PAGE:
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New bill could lower expungement fee

MEMPHIS, Tenn. -- In between making phone calls for her new job, Almetta Street can't help but reflect on that one day in 2004 at her old job, working retail, that would wind up changing her life in so many ways.

"They said that I was doing fraudulent returns."

Street was charged with a felony. She lost her job and served one day in jail, but her troubles weren't over. When she went to apply for jobs, "I just never got a call back," she said.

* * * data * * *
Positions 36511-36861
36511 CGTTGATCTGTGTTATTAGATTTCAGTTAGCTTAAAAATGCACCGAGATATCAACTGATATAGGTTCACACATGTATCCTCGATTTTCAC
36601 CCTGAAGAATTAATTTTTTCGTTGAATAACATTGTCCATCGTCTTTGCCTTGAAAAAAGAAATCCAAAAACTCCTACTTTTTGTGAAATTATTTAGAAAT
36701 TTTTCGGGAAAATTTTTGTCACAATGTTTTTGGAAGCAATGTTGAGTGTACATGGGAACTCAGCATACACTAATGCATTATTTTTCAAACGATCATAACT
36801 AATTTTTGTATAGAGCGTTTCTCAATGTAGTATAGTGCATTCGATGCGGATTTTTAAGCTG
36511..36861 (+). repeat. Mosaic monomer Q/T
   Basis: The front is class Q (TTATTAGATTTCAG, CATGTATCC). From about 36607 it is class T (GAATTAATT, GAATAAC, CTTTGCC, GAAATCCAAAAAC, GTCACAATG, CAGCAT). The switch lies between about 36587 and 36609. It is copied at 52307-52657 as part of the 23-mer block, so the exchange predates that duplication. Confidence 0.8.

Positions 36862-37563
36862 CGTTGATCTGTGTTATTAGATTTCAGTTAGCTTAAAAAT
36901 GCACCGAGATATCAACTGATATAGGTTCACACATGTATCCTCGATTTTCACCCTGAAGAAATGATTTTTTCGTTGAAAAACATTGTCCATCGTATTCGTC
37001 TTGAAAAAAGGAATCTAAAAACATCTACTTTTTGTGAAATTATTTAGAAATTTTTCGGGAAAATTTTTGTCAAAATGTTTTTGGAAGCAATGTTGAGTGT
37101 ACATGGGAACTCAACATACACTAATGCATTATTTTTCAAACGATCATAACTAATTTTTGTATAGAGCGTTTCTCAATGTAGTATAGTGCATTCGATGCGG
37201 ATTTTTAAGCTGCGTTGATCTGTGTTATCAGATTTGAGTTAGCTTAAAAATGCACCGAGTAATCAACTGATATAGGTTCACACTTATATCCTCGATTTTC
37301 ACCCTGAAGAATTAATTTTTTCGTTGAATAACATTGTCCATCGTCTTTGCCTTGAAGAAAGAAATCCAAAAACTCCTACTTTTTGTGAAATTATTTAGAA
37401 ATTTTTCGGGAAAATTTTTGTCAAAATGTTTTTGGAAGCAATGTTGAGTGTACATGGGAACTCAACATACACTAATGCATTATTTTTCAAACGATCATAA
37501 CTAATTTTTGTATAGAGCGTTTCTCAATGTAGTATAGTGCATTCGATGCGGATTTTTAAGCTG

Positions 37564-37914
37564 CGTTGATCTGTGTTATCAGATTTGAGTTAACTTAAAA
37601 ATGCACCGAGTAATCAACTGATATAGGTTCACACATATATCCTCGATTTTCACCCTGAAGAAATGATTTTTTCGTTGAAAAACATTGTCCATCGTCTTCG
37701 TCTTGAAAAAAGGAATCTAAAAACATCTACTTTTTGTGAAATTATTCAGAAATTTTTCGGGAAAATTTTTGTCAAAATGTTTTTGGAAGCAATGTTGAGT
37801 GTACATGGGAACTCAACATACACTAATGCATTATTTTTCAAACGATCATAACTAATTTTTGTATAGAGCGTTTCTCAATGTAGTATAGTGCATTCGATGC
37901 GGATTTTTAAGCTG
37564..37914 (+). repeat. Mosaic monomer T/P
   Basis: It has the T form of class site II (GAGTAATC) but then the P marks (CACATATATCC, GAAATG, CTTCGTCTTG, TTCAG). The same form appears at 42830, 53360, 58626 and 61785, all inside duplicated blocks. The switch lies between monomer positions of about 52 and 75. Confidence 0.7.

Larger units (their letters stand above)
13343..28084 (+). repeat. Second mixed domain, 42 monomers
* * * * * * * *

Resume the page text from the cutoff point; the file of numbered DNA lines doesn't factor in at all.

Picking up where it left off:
"I knew it was because the conviction. Having been convicted of a felony, and of course you check `yes,` and you never get a call back."

In Tennessee, some first-time criminals can expunge their records, but you have to pay $350 on top of about $100 in other fees.

Deandre Brown works with many ex-convicts through his group, Lifeline to Success. He's hopeful that a bill to reduce the expungement fee to $180 passes, because right now, he said $350 isn't affordable.

"It`s like a catch 22. You don`t have the money in the first place, so how do you expect someone to come up with it so they can then earn a living?"

Although Street wouldn't qualify for expungement because of a prior conviction from 1983, she said there are plenty of people who do, and who would benefit from a lower fee.

"There`s lots of people that`s looking for jobs and can`t find them because they have that on their record."